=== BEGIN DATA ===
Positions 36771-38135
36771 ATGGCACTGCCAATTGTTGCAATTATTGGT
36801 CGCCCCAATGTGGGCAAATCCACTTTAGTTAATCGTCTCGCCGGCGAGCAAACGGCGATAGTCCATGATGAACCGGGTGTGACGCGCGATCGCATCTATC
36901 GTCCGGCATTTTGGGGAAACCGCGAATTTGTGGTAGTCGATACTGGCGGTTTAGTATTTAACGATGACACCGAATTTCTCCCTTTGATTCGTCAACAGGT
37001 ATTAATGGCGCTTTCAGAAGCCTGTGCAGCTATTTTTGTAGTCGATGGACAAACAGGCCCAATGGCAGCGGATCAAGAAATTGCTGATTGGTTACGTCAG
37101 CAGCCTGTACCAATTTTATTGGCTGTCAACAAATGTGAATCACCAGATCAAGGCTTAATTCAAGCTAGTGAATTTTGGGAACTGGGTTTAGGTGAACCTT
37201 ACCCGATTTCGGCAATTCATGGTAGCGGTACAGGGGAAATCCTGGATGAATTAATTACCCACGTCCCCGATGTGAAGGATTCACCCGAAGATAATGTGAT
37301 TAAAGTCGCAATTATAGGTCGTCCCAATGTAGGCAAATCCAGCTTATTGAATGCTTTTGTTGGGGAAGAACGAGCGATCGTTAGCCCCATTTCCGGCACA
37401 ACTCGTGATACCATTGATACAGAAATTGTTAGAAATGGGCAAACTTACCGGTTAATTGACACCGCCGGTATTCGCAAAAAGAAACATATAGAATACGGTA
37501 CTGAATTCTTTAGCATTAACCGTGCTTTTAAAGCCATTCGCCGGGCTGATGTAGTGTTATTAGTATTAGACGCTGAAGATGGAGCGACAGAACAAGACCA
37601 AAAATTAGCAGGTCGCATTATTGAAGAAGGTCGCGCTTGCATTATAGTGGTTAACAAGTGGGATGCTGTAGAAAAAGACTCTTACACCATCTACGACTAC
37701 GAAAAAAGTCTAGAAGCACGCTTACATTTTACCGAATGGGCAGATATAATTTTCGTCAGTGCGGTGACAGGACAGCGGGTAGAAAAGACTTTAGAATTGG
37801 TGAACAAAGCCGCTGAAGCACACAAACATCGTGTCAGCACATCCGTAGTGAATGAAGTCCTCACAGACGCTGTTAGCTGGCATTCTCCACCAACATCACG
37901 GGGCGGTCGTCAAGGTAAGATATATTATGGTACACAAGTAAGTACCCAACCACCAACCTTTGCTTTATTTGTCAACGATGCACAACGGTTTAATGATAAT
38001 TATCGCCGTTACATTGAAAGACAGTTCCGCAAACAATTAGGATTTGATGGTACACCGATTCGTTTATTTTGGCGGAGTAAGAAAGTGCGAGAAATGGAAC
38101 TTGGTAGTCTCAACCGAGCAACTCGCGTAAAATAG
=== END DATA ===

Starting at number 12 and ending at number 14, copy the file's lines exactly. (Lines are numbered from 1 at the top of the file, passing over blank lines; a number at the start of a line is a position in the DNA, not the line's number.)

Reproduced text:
37701 GAAAAAAGTCTAGAAGCACGCTTACATTTTACCGAATGGGCAGATATAATTTTCGTCAGTGCGGTGACAGGACAGCGGGTAGAAAAGACTTTAGAATTGG
37801 TGAACAAAGCCGCTGAAGCACACAAACATCGTGTCAGCACATCCGTAGTGAATGAAGTCCTCACAGACGCTGTTAGCTGGCATTCTCCACCAACATCACG
37901 GGGCGGTCGTCAAGGTAAGATATATTATGGTACACAAGTAAGTACCCAACCACCAACCTTTGCTTTATTTGTCAACGATGCACAACGGTTTAATGATAAT